Facial Tracking Now Works Even When You're Wearing a Mask

See it in action.

Eyesight Technologies

If you fear that the tech industry is already tracking and monitoring too much of our daily lives, you may want to look away. If your devices will let you. 

Eyesight Technologies, a company that develops AI and computer vision systems, has made updates to its Driver Sense facial tracking system to track drivers’ facial expressions even when a mask is in place. The updates come as truckers, long-haul fleet workers and other drivers put in long hours during the coronavirus shutdown.

The technology is amazing, but something about watching it work behind the scenes makes it all seem very creepy. 

Eyesight

We can see in the gif above that the systems track eyes and head movements and can tell if the driver is talking on the phone or smoking. That type of creep-tech has been around for a while, but Eyesight’s updates take them to another level. Most systems require a clear view of the driver’s eyes/eyelids, head, and mouth, so the ability to track all of that while there’s a mask in the way represents a big change. Driver Sense uses an infrared sensor, which allows it to work in all weather and lighting conditions.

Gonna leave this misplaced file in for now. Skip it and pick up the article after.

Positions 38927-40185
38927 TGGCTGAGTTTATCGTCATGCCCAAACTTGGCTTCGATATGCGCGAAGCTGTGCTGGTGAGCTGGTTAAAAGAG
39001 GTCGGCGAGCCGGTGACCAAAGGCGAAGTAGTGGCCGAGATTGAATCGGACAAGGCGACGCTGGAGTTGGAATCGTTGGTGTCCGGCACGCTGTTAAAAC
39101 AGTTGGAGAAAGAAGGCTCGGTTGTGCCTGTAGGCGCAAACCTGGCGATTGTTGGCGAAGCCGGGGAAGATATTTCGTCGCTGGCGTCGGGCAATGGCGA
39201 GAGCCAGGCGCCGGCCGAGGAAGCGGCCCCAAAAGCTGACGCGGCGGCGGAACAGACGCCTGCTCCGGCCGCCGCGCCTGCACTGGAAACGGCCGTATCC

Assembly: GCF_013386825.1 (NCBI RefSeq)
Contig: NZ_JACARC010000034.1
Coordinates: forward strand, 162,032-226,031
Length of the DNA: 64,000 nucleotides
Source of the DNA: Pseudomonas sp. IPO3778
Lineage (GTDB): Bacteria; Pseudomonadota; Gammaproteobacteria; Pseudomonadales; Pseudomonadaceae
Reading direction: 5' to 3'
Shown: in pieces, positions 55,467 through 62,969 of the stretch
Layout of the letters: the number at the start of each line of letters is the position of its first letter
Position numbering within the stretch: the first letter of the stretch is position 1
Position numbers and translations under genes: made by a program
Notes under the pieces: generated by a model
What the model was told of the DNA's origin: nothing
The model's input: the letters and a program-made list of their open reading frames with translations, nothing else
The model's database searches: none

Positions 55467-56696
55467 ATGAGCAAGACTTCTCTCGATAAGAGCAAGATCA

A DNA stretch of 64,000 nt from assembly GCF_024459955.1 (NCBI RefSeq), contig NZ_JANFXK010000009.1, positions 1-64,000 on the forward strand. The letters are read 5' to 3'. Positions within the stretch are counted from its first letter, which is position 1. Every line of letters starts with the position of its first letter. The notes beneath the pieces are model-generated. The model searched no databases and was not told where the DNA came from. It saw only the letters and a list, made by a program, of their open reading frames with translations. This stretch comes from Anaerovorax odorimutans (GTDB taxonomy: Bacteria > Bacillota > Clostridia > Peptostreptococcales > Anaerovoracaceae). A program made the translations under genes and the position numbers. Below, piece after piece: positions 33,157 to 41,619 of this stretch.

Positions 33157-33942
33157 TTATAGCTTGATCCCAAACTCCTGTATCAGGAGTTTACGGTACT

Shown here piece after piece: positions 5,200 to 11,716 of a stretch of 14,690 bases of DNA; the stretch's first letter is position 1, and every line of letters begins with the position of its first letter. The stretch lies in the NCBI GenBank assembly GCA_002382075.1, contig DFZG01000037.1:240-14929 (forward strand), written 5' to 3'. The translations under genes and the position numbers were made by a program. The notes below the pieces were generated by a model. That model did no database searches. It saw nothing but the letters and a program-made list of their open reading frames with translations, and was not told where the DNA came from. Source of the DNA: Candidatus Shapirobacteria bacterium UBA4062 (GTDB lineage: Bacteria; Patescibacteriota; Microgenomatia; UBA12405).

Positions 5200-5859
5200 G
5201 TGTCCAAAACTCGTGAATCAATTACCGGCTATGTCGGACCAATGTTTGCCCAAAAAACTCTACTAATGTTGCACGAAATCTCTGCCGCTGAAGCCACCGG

You don’t have to worry that your next Toyota Camry will be tracking your face to this level, however, at least not yet. Driver Sense is currently targeted mostly at truckers, municipal workers and bus drivers. 

The company says that the extra hours on the road and increased workload can lead to drowsiness and believes that its facial recognition systems will help save lives. It works closely with logistics companies in China running in hundreds of thousands of trucks, and says that its tech will be coming to the United States soon. 

In China and other parts of Asia, mask use has been much more prevalent over the years than here in the U.S., and that’s expected to continue as more people return to work post-COVID-19. In terms of how the updates will reach vehicles, the company’s systems are integrated closely with the trucks’ existing computer hardware and software, so if the truck is able to receive over-the-air updates, the Eyesight unit will be updated with it. Otherwise, updates will occur with the annual maintenance schedule at a dealer or shop.

Health officials and tech moguls alike have said that aggressive testing, monitoring and tracking will be necessary for the world to return to "normal" as we battle through the pandemic. Expect this kind of thing to be the new normal, whether we like it or not.

Got a tip? Send us a note: tips@thedrive.com